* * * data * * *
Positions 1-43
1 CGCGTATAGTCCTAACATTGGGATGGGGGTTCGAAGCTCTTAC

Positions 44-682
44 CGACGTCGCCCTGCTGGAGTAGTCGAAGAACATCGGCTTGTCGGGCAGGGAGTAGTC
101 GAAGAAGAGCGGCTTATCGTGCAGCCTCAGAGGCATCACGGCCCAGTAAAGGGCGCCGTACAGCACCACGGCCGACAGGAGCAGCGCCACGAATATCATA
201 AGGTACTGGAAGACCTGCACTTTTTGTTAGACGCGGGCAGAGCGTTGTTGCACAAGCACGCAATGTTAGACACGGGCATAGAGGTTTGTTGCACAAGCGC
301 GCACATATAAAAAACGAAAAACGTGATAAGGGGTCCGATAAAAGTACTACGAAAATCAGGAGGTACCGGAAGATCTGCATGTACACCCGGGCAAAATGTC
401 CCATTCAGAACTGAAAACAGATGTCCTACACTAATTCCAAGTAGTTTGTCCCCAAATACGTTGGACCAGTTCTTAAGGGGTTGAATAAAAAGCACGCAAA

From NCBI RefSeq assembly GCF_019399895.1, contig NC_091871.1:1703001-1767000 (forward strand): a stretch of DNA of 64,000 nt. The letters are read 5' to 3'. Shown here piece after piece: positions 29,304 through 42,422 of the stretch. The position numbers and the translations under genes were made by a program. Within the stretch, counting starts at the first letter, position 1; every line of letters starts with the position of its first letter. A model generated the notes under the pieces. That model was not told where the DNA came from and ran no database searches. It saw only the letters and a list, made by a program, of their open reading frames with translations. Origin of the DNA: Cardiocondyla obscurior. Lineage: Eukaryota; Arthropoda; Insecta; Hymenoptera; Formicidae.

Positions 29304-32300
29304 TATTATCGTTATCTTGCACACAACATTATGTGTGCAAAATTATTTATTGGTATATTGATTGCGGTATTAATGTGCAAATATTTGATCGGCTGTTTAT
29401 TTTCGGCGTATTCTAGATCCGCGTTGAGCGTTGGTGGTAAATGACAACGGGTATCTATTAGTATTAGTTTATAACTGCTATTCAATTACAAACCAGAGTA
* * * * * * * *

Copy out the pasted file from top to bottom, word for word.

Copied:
Positions 1-43
1 CGCGTATAGTCCTAACATTGGGATGGGGGTTCGAAGCTCTTAC

Positions 44-682
44 CGACGTCGCCCTGCTGGAGTAGTCGAAGAACATCGGCTTGTCGGGCAGGGAGTAGTC
101 GAAGAAGAGCGGCTTATCGTGCAGCCTCAGAGGCATCACGGCCCAGTAAAGGGCGCCGTACAGCACCACGGCCGACAGGAGCAGCGCCACGAATATCATA
201 AGGTACTGGAAGACCTGCACTTTTTGTTAGACGCGGGCAGAGCGTTGTTGCACAAGCACGCAATGTTAGACACGGGCATAGAGGTTTGTTGCACAAGCGC
301 GCACATATAAAAAACGAAAAACGTGATAAGGGGTCCGATAAAAGTACTACGAAAATCAGGAGGTACCGGAAGATCTGCATGTACACCCGGGCAAAATGTC
401 CCATTCAGAACTGAAAACAGATGTCCTACACTAATTCCAAGTAGTTTGTCCCCAAATACGTTGGACCAGTTCTTAAGGGGTTGAATAAAAAGCACGCAAA

From NCBI RefSeq assembly GCF_019399895.1, contig NC_091871.1:1703001-1767000 (forward strand): a stretch of DNA of 64,000 nt. The letters are read 5' to 3'. Shown here piece after piece: positions 29,304 through 42,422 of the stretch. The position numbers and the translations under genes were made by a program. Within the stretch, counting starts at the first letter, position 1; every line of letters starts with the position of its first letter. A model generated the notes under the pieces. That model was not told where the DNA came from and ran no database searches. It saw only the letters and a list, made by a program, of their open reading frames with translations. Origin of the DNA: Cardiocondyla obscurior. Lineage: Eukaryota; Arthropoda; Insecta; Hymenoptera; Formicidae.

Positions 29304-32300
29304 TATTATCGTTATCTTGCACACAACATTATGTGTGCAAAATTATTTATTGGTATATTGATTGCGGTATTAATGTGCAAATATTTGATCGGCTGTTTAT
29401 TTTCGGCGTATTCTAGATCCGCGTTGAGCGTTGGTGGTAAATGACAACGGGTATCTATTAGTATTAGTTTATAACTGCTATTCAATTACAAACCAGAGTA